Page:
Apart from being a criminal act, it is also one of the most committed and escapable offences in this community.
Residents across Alimosho, a local government area in Central Lagos, decorate their houses and stalls with refuse, while some of them go as far as burning them covertly.
When our correspondent visited the community, it was discovered that most of them also dump their waste in public spaces, such as road medians, school fronts and open fields, otherwise described as “black spots”.
According to some of them, they do that only when the waste disposal officers do not come regularly to dispose their dirt.
A resident in the community, who preferred to be identified as Mr. Micheal, said that “Most times when these LAWMA people come late, we just carry our dustbins, put them in nylons and go and dump it in the roundabout there. Since they do not want to come to our houses to carry it, let me see if they would not carry it from the roads.”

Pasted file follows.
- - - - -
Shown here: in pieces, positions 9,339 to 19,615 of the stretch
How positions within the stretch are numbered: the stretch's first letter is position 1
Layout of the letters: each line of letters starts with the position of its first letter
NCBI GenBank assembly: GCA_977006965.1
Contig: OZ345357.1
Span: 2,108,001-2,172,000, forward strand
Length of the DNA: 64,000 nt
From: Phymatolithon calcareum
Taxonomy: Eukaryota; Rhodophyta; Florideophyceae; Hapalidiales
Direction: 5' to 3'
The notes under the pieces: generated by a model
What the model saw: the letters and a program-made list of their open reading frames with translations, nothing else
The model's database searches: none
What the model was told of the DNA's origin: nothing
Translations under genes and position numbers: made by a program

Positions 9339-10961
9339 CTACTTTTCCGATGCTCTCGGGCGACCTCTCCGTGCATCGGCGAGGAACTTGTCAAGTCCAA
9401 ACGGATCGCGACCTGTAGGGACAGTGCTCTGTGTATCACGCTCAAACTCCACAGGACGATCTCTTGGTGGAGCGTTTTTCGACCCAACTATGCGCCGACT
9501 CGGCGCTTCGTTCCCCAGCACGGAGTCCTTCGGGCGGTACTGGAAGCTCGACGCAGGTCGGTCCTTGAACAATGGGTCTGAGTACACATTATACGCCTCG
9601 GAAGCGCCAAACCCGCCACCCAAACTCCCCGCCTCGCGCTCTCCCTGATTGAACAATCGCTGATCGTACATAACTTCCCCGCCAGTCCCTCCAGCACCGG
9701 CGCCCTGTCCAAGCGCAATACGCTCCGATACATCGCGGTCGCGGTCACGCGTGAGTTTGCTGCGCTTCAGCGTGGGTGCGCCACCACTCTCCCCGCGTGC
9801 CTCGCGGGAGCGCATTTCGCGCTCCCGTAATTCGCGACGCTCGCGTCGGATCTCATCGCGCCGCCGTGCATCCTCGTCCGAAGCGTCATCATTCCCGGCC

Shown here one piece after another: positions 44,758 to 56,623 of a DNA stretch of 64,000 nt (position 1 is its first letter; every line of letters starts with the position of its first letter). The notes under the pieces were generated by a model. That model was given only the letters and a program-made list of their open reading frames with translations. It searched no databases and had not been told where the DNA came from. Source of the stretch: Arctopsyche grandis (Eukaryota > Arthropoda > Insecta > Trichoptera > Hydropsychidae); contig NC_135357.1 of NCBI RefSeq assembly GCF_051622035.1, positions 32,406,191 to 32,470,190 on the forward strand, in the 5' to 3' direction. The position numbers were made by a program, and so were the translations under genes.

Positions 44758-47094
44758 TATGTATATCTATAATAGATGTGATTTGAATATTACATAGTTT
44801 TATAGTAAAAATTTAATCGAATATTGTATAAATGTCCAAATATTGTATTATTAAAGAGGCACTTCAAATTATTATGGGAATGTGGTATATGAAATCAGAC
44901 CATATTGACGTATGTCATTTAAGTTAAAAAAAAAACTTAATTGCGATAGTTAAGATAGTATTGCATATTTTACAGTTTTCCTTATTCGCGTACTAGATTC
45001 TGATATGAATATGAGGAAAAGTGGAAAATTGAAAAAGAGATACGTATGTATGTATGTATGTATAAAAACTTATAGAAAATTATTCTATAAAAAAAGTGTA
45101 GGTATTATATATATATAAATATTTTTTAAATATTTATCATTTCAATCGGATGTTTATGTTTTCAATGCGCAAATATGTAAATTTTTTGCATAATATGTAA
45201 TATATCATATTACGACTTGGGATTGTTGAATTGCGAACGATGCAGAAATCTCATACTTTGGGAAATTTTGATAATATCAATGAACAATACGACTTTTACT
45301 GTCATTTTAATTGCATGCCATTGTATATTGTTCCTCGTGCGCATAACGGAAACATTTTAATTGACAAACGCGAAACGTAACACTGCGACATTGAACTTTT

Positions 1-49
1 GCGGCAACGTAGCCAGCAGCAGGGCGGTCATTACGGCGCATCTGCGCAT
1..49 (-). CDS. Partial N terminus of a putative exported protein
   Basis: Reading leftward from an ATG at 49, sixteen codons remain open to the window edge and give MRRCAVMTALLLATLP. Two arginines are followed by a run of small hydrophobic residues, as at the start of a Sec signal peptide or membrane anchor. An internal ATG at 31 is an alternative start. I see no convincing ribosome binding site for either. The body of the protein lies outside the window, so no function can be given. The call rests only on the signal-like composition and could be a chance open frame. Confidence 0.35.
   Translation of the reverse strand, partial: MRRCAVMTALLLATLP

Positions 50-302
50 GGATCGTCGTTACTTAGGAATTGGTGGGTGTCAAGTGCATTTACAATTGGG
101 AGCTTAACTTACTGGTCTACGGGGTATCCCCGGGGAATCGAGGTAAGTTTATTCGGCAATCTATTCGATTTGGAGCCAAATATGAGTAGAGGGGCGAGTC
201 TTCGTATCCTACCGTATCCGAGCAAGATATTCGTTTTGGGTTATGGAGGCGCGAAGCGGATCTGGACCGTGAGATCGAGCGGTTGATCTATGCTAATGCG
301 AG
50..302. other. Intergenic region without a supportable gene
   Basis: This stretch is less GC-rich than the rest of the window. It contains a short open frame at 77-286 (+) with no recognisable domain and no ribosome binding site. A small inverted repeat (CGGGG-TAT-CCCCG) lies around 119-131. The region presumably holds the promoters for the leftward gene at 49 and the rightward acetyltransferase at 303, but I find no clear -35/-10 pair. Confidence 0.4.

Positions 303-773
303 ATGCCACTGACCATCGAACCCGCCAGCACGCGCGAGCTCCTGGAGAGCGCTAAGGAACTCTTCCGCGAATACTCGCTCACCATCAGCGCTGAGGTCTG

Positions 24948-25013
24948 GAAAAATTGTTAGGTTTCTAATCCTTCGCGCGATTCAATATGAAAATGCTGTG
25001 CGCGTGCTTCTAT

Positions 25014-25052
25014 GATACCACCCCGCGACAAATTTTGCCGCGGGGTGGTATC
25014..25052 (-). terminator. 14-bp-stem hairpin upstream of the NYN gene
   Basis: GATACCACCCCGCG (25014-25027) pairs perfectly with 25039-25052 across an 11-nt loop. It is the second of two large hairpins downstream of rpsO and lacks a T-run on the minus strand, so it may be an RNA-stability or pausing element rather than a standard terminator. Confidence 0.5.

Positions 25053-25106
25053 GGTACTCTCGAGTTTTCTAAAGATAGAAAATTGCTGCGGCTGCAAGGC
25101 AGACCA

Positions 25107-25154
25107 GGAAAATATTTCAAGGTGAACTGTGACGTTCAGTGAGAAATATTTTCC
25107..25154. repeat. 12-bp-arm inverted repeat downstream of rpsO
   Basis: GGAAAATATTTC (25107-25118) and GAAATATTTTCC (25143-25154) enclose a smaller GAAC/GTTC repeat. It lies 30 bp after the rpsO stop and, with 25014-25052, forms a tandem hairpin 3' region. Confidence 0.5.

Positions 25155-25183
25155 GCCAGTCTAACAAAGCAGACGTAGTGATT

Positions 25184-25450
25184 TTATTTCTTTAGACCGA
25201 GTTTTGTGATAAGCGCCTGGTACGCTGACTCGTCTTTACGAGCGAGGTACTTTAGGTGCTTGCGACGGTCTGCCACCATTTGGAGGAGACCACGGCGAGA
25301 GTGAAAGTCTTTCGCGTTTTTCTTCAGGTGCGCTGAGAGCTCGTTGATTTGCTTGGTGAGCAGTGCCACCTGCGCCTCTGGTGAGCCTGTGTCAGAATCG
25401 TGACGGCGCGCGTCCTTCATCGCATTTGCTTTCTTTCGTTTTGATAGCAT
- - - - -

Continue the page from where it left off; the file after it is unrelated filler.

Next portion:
Another resident, who preferred to remain anonymous, said that, on the issue of dumping the waste improperly – without bagging them in sacks, after sanitation – , that it is the fault of the Lagos Waste Management Authority (LAWMA) for not providing them with disposal bags.
He said, “Well, after we do sanitation, we put the dirt we pack from the gutters on the road here so that the water can dry. When it dries, we put it back inside a sack for the LAWMA people to come and carry it, if we have sacks. LAWMA did not give us any sack. So, if we have where to put it we would, and if we don’t we would leave it like that.”
In his Ekoro area of the community, our correspondent observed that some of the waste excavated from the gutters are left bare on the ground, which leaves them to the mercy of strong winds to scatter them across the roads.
Further, some of the residents opine that the waste disposal fees are too exorbitant for them to afford. However, TheLagosToday gathered that houses pay N750 naira, monthly, for their waste disposal, and in turn the waste disposal officers are to pick-up their refuse once weekly.
“It is too much o! How can I be paying 750 Naira every month for dirty? It is too much abeg,” a woman, who preferred to be identified only as Stella, lamented.
However, some of the residents also agree that the act of disposing the waste indiscriminately is a wrong behaviour.